Instead of becoming preoccupied with your external beauty and body image, remember that are bodies were meant to be used in full service to God.
Do not let your adorning be external—the braiding of hair and the putting on of gold jewelry, or the clothing you wear—but let your adorning be the hidden person of the heart with the imperishable beauty of a gentle and quiet spirit, which in God’s sight is very precious." —1 Peter 3:3–4 ESV
This passage is not saying that we can’t braid our hair or wear cute clothes (preferably purchased at Target on clearance). And it definitely is not saying that we cannot wear chunky jewelry . . . cue “Hallelujah Chorus”! But it is a strong reminder that nothing we can ever put on and nothing we can ever take off is the source of true, lasting beauty.
This is a good reminder for moms because being a mom changes our beauty, sometimes in ways that are difficult to accept. I have plenty of stretch marks and scars to prove that those beautiful eight-pound boys were once in my tummy. My weight has crept up, up, up since the stick turned pink. And I like to describe my personal, post-baby style as “bag lady chic.” Sure, my boys are out of diapers, but I am still trying to find a pair of pants that fit that doesn’t have an elastic waistband.
Our post-baby bodies and beauty can be discouraging, but our bodies are ultimately tools to be used by God, not artifacts to be preserved in their original form. Retaining our eighteen-year-old bodies should never have been the goal; rather let us seek to use our bodies to the full in service to God and in love for our children. So what if we get a few dings and marks along the way.
Bearing and nurturing children means a shift in our beauty. But it doesn’t mean we have to throw the beauty out with the bathwater. God’s Word promises a type of beauty that never fades and that is of great value in God’s sight, but it’s the kind of beauty that can only radiate out from the inside. It cannot permeate your heart from the outside in.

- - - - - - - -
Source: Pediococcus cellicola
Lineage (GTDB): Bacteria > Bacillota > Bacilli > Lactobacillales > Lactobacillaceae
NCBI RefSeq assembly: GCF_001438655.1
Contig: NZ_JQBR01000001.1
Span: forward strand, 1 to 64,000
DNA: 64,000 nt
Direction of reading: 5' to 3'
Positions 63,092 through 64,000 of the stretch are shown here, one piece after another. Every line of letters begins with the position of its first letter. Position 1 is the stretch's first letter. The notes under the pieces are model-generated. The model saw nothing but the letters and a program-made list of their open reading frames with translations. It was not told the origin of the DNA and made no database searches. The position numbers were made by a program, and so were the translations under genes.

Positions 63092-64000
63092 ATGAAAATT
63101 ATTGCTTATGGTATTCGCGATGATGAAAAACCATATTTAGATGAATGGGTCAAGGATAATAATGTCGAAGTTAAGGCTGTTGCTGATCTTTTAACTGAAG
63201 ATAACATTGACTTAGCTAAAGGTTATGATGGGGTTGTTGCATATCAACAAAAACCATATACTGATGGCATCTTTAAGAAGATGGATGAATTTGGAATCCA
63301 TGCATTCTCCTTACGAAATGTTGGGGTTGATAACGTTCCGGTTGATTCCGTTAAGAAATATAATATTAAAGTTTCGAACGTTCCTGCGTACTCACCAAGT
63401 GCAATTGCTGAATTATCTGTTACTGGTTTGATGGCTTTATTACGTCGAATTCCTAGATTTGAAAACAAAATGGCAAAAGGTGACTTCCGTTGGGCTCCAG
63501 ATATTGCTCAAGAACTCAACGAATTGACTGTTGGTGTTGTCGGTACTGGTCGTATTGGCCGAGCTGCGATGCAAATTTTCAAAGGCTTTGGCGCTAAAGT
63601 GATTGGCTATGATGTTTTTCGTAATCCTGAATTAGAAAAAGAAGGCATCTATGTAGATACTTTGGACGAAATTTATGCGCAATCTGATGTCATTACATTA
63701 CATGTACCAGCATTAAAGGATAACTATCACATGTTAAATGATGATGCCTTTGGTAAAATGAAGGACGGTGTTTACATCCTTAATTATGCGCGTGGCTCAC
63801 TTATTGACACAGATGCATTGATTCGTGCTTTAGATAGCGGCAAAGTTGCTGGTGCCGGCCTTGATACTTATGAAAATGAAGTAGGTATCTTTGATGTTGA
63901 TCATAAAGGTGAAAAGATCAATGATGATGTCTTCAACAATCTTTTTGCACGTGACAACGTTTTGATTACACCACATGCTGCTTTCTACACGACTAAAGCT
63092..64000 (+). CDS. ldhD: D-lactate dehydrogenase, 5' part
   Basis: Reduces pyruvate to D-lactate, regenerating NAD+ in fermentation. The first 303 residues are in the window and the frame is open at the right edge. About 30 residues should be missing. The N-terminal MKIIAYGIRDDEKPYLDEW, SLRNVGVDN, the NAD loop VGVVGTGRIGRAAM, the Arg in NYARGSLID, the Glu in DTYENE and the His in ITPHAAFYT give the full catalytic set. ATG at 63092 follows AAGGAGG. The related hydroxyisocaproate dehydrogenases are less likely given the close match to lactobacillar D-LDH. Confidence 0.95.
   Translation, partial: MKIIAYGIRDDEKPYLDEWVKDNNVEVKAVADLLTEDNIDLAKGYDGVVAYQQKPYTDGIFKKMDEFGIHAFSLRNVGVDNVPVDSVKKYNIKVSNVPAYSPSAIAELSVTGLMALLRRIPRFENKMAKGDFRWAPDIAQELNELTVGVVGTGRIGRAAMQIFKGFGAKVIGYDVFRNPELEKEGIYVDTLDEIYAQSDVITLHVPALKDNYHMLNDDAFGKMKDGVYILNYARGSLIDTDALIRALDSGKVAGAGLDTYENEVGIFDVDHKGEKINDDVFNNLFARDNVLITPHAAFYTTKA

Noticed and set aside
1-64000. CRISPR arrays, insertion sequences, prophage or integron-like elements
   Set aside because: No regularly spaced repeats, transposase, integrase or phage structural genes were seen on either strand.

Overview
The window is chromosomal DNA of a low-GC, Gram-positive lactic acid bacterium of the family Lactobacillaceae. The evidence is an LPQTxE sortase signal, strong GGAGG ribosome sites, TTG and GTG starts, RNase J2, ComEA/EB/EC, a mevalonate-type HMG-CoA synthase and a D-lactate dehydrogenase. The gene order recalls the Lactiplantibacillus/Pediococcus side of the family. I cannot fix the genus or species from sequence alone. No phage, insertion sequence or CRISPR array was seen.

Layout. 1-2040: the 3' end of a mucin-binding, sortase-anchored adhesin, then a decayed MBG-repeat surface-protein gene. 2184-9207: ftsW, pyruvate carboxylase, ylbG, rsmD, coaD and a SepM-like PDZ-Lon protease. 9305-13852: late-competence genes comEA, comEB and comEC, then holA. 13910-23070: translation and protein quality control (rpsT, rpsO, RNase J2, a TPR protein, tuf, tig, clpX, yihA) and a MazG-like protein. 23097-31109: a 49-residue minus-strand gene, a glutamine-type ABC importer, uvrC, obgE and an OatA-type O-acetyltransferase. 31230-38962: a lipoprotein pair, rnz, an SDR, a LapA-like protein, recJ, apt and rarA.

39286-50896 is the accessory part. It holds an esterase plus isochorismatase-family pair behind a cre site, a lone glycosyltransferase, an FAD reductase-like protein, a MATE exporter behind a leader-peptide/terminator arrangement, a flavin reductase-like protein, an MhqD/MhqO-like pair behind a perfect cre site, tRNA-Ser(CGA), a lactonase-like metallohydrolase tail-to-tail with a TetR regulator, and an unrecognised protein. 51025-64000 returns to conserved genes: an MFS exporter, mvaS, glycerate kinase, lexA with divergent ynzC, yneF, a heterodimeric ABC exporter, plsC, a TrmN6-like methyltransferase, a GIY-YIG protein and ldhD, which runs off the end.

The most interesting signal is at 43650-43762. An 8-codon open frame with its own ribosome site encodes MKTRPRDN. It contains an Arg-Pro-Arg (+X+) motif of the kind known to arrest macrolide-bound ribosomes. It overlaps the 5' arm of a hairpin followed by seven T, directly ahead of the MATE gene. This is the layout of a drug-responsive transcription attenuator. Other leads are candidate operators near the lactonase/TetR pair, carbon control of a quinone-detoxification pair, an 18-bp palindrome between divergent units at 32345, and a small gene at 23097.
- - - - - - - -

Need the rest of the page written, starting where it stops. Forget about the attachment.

Even if your current season in life prevents you from cultivating the kind of outer beauty you’d like to have, you can be beautiful. Work toward a quiet and gentle Spirit, and ask God to continue to give you a beautiful heart. You don’t have to completely ignore your outer beauty, but work toward a shift in thinking to see surrendering affection for that kind of beauty to God as part of your willingness to minister to others through motherhood.
Action Step: Choose truth.
Write Romans 12:1 on your bathroom mirror this week:
I appeal to you therefore, brothers, by the mercies of God, to present your bodies as a living sacrifice, holy and acceptable to God, which is your spiritual worship. ESV
A Mom’s Prayer: Father, thank You for making me in your image. Thank You that I have the hope of a version of beauty that does not hinge on how long it’s been since I’ve had my roots done. Help me to value inner beauty over external beauty and to let the affirmations of my beauty and worth from Your Word be enough for me.